Enjoy the hike. It’s more like walking slowly in a large herd along a gently sloping and well-trodden path, but whatever. If that’s not enough of a workout for you, stop at one of the many outdoor gymnasiums and swivel your hips on a metal disc like the super-serious elderly man on the disc next to yours. Afterwards, he’ll share his seaweed rice rolls (aka kimbap) and soju with you. It’s like the trail mix and water of Korean hiking.

8. Fan death

I’m not talking about the kind of fans who get stompled* at a Justin Bieber concert. I’m talking about those potentially deadly wind-blowing devices used to cool oneself on a hot summer’s night.

I learned about their deadliness my first year in Korea. My boss had called me into his office to warn me that my fan was plotting to kill me in my sleep. After many discussions on the subject, this is what I’ve come to understand: In a closed space, over the course of a night, the fan will create a wind tunnel that will suck the oxygen from the air so you suffocate and die. My modern Korean friends laugh at the notion…but their fans all have timers.

* Yes, it’s a word.

9. Toasty floors

Koreans heat their homes through their floors; it’s called ondol. Basically, your entire apartment floor turns into one giant heating pad. Returning home on a blustery cold winter’s night, I pretty much belly flop on the floor and stay down till spring. Bonus: Korea doesn’t do dryers, so in the winter you can lay your wet laundry on the floor to dry. If you’re one of those people who always throws your clothes on the floor anyway, well, it’s a win win.

Warning: My friend was babysitting a couple guinea pigs and she accidentally left the cage on the floor and the heater running while she went to Seoul for the weekend. She returned to roasted guinea pig. She’s still traumatized, and I probably shouldn’t have told you, but I feel it’s my duty to warn you that with the gift of ondol comes much responsibility. I’m like that old dude preaching about my mogwai.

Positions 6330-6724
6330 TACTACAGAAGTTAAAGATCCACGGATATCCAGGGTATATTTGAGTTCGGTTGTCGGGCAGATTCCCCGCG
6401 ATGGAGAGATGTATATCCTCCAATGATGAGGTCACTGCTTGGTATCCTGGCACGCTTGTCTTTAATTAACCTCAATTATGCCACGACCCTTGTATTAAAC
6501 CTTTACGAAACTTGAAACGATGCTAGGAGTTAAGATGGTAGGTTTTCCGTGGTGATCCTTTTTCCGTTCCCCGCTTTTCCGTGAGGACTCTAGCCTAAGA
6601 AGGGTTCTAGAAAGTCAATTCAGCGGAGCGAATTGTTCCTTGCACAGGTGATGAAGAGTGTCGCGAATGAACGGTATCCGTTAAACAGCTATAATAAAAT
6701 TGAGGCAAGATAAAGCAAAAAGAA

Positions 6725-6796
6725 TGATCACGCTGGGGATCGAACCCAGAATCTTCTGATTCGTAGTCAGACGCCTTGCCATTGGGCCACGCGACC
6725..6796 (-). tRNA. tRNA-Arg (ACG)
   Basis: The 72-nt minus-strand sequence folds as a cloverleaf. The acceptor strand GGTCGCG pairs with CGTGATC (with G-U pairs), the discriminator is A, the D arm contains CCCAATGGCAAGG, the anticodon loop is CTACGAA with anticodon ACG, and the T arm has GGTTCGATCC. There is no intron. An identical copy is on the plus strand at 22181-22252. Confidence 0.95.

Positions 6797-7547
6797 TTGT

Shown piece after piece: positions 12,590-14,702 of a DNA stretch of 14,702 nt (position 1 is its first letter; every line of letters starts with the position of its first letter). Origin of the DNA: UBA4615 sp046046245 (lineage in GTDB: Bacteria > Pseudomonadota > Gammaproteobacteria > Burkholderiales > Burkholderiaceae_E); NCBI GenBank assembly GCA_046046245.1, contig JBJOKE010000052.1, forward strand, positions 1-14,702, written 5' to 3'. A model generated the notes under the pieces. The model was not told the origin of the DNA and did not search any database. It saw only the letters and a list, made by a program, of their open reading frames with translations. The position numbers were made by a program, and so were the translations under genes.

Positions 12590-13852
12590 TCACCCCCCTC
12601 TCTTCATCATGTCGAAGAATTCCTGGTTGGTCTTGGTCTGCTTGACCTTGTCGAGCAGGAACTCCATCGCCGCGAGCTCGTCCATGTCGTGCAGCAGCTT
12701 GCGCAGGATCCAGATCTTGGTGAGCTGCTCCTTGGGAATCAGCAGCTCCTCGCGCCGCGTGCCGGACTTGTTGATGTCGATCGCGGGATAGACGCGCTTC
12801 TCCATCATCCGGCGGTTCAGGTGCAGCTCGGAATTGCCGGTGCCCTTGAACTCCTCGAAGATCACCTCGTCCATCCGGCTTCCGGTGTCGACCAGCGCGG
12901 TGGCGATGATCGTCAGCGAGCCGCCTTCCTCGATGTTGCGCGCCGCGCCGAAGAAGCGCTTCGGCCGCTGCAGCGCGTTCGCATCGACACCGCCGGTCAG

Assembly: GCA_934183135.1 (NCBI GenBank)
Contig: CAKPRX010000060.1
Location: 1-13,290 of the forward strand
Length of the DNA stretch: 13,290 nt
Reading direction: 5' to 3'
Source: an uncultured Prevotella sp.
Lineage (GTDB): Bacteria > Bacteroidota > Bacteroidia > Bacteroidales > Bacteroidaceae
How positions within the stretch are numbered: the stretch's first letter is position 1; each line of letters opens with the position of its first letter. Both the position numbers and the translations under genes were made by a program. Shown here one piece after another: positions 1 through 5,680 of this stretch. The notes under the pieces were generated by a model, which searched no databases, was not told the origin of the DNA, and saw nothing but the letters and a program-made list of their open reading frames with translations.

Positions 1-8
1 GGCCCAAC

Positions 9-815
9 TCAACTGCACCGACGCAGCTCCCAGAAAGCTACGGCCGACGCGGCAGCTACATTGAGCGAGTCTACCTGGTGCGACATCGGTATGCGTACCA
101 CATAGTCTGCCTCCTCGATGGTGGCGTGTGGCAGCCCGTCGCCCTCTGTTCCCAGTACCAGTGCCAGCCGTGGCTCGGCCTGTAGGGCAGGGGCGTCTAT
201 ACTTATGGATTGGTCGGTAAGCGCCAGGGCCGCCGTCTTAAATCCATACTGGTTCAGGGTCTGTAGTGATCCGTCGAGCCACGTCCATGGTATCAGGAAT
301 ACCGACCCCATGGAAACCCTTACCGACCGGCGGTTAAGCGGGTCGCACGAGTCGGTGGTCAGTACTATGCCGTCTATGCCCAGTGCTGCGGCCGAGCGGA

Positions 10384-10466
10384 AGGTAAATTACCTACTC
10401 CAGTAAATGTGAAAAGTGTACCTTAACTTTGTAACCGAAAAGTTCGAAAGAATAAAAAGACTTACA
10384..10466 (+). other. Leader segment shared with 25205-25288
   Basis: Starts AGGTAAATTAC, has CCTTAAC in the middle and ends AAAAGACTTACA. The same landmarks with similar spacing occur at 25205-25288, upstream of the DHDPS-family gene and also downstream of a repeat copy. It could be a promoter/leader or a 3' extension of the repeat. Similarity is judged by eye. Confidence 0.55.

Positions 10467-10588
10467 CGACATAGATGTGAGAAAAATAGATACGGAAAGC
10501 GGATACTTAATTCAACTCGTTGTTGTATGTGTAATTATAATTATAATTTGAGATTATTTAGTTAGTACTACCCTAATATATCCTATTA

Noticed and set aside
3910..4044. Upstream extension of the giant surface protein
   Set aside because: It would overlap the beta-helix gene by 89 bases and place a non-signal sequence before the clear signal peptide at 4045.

10. The molessage

For my friend’s birthday I got us both molested. I treated her to a Korean massage. Korean massage techniques may differ from what you’re accustomed to. Some of the highlights include: breast jiggling to a chorus of giggles from your ‘masseuse’ and her friends who’ve come to watch and drink coffee, nipple tweaking, kissing the sun tattoo on your ass cheek because it’s so darn cute, and finger probing dangerously close to your nether region.

I felt really bad about the whole thing, but my friend assured me it was the most action she’d had in months. So much like a Shakespearean comedy/tragedy. All’s well that end’s well.

11. Table doorbells

In Korean restaurants, every table comes with a magic button. If you push it a server will instantly appear at your table. If you don’t push it you won’t be bothered. You can push it or not push it as much as you’d like. Why this hasn’t caught on in the US is beyond me.

12. Extreme couple culture

Date night in Korea! Dress in matching clothes down to your matching undies. You’d think the intimate wear would slant toward more of a masculine style; after all, girls look cute in boy shorts. But nope. The men get to look cute in pink bikini bottoms instead.

Head to the local Pizza Hut (this means he really likes you) and order the “couple set.” It involves a heart-shaped pizza, and they’ll even box it up for you with a pretty red ribbon. Nothing says romance like heart-shaped carbs. Next, chew on dried squid while cuddling in the cozy “couple seat” at the cinema. No pesky armrest to impede your blossoming love. Finish the night at Starbucks (he really, really likes you) with perfectly etched foam-heart couple lattes and a slice of cheesecake to split. Revel in your steamy, creamy coupley bliss.

Note: Viewing of the spring cherry blossoms and ice skating are deemed couple activities. In other words, stay home you sad, lonely person. This article was originally published on May 22, 2014. Featured photo by Kwanhyen Park.